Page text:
Post Tagged with: "actra"

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Hidden in Plain Sight?: The Search For Canadian Content on Netflix

The call for Internet and Netflix taxes are not the only demands raised by Canadian cultural groups regarding online video services. Many groups argue that the services should be required to make Canadian content more prominent, citing the challenge of “discoverability” of Canadian content in a world of seemingly unlimited choice. While the ACTRA call for government sanctions against search engines that refuse to prioritize Cancon in search results is an extreme example, many have asked the Broadcast and Telecommunications Legislative Review panel to either mandate that a certain percentage of the Netflix library consist of Canadian content or that it more actively promote Cancon on the service.

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January 31, 2019 11 comments News
Google Cancon search result screenshot

ACTRA Wants Government To Penalize Search Engines that Refuse to Promote Canadian Content in Search Results

The escalating battle being waged for new Internet taxes to fund Canadian content does not stop with proposals for new fees on Internet access and online video services. Cultural groups also want to increase the “discoverability” of Canadian content by mandating its inclusion in search results. According to the ACTRA submission to the broadcast and telecom legislative review panel, it has been calling for search engine regulation for the past 20 years:

ACTRA stated during the 1999 CRTC process that Internet search engines would become the gateway for consumers to access the vast array of entertainment and information now available from around the world. We argued then the CRTC should regulate them.

It now argues for mandated inclusion of Canadian content in search results for cultural content under threat of economic sanction:

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January 30, 2019 10 comments News
Maryland State House by Danny Huizinga (CC BY 2.0) https://flic.kr/p/onmk19

Canadian Heritage Minister Joly Hints Many Cultural Groups Don’t Comply With Lobbyist Reporting Rules

Canadian Heritage Minister Melanie Joly appeared before the Standing Committee on Canadian Heritage yesterday, facing questions from MPs on a range of digital culture issues. In light of reports this week on lobbying efforts by Internet companies, Joly was asked about meetings with companies such as Google. Joly defended her interactions by noting that the meetings included discussions on Canadian content and emphasizing that she has had hundreds of meetings with cultural groups. That isn’t particularly surprising, but what should raise concerns was her suggestion that the groups rarely register the meetings in the lobbyist registry as required by law.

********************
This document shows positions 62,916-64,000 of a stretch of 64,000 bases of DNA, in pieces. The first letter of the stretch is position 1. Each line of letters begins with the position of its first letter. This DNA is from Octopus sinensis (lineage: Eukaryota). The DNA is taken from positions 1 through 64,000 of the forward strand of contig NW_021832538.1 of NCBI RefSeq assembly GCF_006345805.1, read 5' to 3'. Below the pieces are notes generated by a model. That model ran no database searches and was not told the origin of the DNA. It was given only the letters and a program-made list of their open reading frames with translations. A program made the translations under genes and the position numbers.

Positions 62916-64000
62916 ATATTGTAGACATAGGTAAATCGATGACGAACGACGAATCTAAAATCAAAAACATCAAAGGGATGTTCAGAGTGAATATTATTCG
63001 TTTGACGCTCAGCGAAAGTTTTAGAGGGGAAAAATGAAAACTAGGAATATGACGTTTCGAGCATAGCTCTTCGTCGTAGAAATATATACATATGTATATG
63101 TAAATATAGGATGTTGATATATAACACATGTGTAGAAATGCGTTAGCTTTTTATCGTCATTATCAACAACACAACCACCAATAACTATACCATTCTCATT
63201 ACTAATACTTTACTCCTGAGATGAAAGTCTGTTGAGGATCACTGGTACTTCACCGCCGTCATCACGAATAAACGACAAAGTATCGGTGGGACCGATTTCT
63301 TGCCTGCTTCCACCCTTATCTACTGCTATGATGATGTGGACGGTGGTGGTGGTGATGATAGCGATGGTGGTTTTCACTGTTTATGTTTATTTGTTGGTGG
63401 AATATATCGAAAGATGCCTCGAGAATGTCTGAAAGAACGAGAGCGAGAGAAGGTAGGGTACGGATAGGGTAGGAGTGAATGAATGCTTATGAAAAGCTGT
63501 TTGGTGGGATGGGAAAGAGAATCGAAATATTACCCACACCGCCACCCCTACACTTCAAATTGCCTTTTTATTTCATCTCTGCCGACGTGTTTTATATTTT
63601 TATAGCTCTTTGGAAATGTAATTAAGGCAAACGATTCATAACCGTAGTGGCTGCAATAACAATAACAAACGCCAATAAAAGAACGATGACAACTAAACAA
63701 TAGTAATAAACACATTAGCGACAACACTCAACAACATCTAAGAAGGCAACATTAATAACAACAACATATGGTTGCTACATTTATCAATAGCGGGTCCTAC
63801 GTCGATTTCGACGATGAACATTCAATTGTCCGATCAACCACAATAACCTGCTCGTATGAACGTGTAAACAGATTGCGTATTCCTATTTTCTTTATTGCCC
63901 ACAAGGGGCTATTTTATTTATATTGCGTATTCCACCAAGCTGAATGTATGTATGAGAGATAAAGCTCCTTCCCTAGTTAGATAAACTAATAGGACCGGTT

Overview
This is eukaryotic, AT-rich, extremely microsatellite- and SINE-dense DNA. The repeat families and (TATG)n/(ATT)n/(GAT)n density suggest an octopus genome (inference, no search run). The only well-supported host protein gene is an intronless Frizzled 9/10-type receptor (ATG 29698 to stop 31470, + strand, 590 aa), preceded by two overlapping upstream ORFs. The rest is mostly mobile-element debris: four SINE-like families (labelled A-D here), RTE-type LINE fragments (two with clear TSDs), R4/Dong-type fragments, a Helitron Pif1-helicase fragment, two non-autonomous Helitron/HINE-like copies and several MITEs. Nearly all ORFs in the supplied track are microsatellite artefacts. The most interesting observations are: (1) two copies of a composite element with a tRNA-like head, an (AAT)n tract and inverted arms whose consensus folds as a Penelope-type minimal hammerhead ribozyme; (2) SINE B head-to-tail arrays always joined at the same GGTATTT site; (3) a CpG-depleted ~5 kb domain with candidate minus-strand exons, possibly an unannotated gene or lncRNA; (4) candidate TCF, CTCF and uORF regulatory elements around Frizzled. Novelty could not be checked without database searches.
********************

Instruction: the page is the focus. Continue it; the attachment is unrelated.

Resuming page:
Joly told the committee:

the reality is that it’s very rare that the cultural sector registers with lobbyists. I’ve had many more contacts with the cultural sector. I’ve had tens, hundreds of meetings with them throughout the country, in French or in English…I’ve had many more meetings with them than the platforms.

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November 3, 2017 3 comments News

The Daily Digital Lock Dissenter, Day 50: ACTRA

ACTRA, the Alliance of Canadian Cinema, Television and Radio Artists, is the union of more than 22,000 professional performers working in English-language recorded media in Canada including TV, film, radio and digital media. I have disagreed in the past with several its positions on copyright reform, including one member calling mashups morally wrong and a six-part fix that would remove fair dealing reform. ACTRA’s 2009 national copyright consultation submission supported the use of digital locks, but also recognized the need for limits on the legal protections associated with them including the need to ensure that exceptions and limitations are not lost:

The choice of whether or not to use a TPM in connection with controlling access to a copyright protected work or which restricts copyright protected acts rests with rightsholders. Some will choose to use them, others will not. In accordance with the WIPO Treaties, rightsholders should have recourse against persons who deliberately circumvent their TPMs. By the same token, users who have legal access to a work should not be prevented by TPMs from availing themselves of statutory exceptions or limitations. Moreover, legal protection for TPMs should be subject to privacy, interoperability, and encryption research considerations, for example.

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December 13, 2011 1 comment News

ACTRA Rep Says Mashups “Morally Wrong”

ACTRA is in Ottawa this week for one of its regular lobbying efforts. Copyright will undoubtedly form part of the effort and will apparently include an unexpected issue. Leah Pinsent is fighting against the Bill C-11 mashup provision, which allows Canadians to create new works for non-commercial purposes with attribution. […]

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November 3, 2011 12 comments Must Reads